An Introduction to Ethics by Martin L. Konner

In most contexts, the word good means the course which should be preferred whenever confronted with a decision between equally available alternatives. Good is usually understood to be the polar opposite of bad, and is often of central interest in the field of ethics, religion, philosophy and morality. The philosophy of value, used as an analytical tool by social scientists, makes good and bad refer to the degree to which alternative course of action would tend to promote human flourishing. The notion of value is closely linked to utilitarianism, the view that acts must be selected that will promote the greatest good of humanity.


According to some classical philosophers, virtue consists in the ability to act in a morally appropriate way. Descartes claims that it is man’s sense of right and wrong that directs him to choose what is right and to avoid what is wrong. According to others, virtue is an abstract quality of the soul or a supernatural, non-personal entity that is independent of will and emotion. According to both philosophers, virtue is the fundamental principle on which universal morals is founded. The leading moral theories of the day, including utilitarianism, entail utilitarian ethics, which denies that one can base moral evaluations on anything other than an appraisal of the good.

Aristotle’s ideas concerning virtue shed light on morality. According to Aristotle, virtue is the standard of the common good and the aim of virtue is to lead a life that is compatible with others. Aristotle claims that a life well lived consists of three elements: a norm of right action, a sense of honor and a respect for the life of others. A person may flourish individually, but his life as a social animal will fail if he does not have a social heart and considerate manners. In order to flourish as a community and contribute to its common good, it is necessary to cultivate virtues such as justice, generosity, temperance, and fortitude.

There are various theories concerning the relation of ethics and morality. Some theists insist that ethics and morality are independent of religion and any belief in God. Others, such as some modern Continental theologists, see good and evil not as things created by God, but as personal attributes that we acquire through motivation and willpower. According to such thinkers, goodness and evil are subjective aspects of human psychology that can be changed through personal change and improvement. It is a belief, according to some, that man can be forced to act badly, but he cannot be forced to see good and evil in any context. This latter view, however, is not a minority view but rather a mainstream opinion.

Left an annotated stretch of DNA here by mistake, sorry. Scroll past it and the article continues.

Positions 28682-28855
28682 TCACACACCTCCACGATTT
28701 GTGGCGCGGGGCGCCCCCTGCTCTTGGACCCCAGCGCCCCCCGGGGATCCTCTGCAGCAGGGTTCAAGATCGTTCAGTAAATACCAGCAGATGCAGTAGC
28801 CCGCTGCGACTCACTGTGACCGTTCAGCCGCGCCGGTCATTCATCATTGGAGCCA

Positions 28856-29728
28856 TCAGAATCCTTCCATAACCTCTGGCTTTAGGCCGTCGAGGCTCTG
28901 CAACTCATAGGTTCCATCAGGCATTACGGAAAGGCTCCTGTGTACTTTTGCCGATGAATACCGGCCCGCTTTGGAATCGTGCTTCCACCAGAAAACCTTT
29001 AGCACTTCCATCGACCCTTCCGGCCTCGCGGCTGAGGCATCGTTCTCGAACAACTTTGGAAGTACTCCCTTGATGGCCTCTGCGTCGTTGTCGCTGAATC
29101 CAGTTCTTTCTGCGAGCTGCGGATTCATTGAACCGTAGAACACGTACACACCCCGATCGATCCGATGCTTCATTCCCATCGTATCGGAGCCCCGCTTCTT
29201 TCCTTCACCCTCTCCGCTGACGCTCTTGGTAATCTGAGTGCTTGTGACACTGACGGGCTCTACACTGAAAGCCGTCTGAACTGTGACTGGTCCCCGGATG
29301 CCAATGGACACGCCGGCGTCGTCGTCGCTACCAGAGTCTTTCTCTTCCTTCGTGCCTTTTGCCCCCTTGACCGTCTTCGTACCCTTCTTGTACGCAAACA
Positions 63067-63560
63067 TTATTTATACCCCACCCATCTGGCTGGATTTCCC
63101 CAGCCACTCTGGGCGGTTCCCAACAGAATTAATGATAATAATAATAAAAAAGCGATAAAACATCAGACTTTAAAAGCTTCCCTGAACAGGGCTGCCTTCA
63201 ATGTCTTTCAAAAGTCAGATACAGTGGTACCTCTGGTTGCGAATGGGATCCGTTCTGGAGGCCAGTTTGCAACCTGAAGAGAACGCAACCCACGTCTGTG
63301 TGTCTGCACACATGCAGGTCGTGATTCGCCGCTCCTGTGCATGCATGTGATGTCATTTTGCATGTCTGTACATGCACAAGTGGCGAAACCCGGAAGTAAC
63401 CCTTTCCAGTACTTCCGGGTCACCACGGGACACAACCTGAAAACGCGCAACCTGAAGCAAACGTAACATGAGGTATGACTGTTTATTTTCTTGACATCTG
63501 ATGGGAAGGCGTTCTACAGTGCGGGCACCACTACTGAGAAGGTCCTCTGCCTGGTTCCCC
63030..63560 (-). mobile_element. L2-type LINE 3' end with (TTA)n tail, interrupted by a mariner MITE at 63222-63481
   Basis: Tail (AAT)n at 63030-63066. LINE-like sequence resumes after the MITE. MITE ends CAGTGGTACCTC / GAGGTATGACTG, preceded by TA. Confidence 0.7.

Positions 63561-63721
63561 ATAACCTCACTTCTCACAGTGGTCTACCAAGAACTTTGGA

According to a variation of the consequentialist view, a society is said to have a “correct” ethical code if and only if it conforms to the natural moral truths. According to this view, we have a “natural” or “right” ethical code, which is superior to all others because it is morally right, and that those who do not adhere to this code will suffer by means of punishment meted out by a society that is bound by its moral code. In this way, ethics are understood not as something imposed from above by a religious cult, but as something that one develops through individual effort. Those who hold to the traditional moral theories believe that a moral code is superior to anything else because it is what was discovered through history, and that the moral codes we observe today are based on these original ideas.

According to Rawls, a morality is not something that can be imposed from above, but is something that can be developed by a person himself through his own efforts, through knowledge and his personal values and tastes. He says that the most important moral truth is that “good” and ” Evil exist as choices dependent on the choices people make.” This view of ethics contrasts sharply with the traditional atheistic approach that treats ethics as something “deeply mysterious” beyond understanding. According to Rawls, a good morality is nothing more than a standard that a person adopt for himself. A person who believes that killing is morally wrong may adopt a standard of non-killing, though he may not refrain from harming others, just as he may refrain from stealing, lying, or abusing other people.